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Nektar - A Tab In The Ocean CD (album) cover

A TAB IN THE OCEAN

Nektar

 

Psychedelic/Space Rock

4.05 | 397 ratings

From Progarchives.com, the ultimate progressive rock music website

AdamHearst
4 stars A Tab in the Ocean's title-suite is an astonishing trip; many moods and climates are explored in this mythic seventeen minute journey. You become totally absorbed into this song's landscape by the time the heavy and hypnotic 3/4 riff (at about eight minutes in) begins trampling you like a mammoth. Three-part vocal harmonies add a layer of dense daydream atmosphere... and the song continuously evolves in unexpected ways and holds your attention the whole way.

The vocals have are nicely distorted and remind me a lot of Greg Lake from his King Crimson years.

The band's sound is hard to pin down. There is a decidedly Hard Rock edge: heavy guitars are the main instrument throughout, and keyboards (usually organ) are used in the periphery more often than not. There is an element of Krautrock present, as well as pure Psychedelic Rock. This is spacy, trippy music... but not as out-there as, say, Amon Duul II... there is always a melodic essence at the core of each song.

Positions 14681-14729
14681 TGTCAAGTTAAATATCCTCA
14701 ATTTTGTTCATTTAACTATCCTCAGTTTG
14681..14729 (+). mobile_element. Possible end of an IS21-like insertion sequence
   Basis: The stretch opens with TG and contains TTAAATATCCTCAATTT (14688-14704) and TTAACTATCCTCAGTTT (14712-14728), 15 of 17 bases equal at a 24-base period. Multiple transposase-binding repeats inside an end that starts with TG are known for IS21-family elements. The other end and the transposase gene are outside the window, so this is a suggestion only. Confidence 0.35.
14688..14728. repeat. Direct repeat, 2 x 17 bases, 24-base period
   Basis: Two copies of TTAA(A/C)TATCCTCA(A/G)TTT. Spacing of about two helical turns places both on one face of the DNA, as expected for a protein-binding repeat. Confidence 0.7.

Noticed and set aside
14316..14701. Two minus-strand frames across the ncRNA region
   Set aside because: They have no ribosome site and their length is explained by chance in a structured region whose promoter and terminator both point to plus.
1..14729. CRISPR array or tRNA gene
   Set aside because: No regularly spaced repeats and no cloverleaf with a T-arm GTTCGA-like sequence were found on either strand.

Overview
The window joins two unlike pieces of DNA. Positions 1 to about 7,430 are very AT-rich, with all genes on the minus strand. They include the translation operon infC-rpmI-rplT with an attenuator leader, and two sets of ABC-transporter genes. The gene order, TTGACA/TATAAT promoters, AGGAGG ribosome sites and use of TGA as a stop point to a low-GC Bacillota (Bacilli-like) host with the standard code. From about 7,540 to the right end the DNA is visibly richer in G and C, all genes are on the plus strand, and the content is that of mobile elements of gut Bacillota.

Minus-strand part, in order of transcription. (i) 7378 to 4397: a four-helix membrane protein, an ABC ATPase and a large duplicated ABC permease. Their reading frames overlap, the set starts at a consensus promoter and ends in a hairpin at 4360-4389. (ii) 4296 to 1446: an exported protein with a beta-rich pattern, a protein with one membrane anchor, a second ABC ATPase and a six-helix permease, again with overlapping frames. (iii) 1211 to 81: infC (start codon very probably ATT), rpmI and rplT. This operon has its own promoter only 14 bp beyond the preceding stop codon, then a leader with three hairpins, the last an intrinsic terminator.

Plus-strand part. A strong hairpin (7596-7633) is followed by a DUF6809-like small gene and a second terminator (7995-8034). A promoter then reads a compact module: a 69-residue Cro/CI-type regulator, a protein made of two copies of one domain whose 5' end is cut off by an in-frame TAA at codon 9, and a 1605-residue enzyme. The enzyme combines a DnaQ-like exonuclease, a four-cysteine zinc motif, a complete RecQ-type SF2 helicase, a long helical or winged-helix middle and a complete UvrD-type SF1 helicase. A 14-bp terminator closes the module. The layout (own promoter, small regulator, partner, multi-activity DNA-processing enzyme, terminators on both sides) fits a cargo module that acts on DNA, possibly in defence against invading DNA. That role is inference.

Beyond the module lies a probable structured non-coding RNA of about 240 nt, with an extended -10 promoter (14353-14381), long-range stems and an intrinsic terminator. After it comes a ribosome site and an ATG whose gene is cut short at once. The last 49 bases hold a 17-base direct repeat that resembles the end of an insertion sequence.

'Desolation Valley' grabs you right away with an amazing guitar riff: anthemic, catchy, and fuzzed-out like 'Spiders From Mars' era Bowie. With a little editing, this song could have been a staple on 70's Rock radio... but it is a little long-winded and contains some light, smoky, jazz-like verse sections which slow the song's momentum. Still, this song is class and the second best on the album.

'Crying in the Dark' is a straight-forward Hard Rock song similar to Deep Purple, with a touch of Uriah Heep. It has a few good hard riffs and spacy hammond organ drones. 'King of Twilight' is similar: built mostly on distorted guitar riffs and classic organ sounds... but this one features awe-inspiring three-part vocal harmonies that really take the song up a notch.

This album is essential for fans of Psychedelic Hard Rock or Krautrock-flavored music. The first half is superior, but there is great music from top to bottom. I can't imagine awarding this any less than 4 stars.

AdamHearst | 4/5 |

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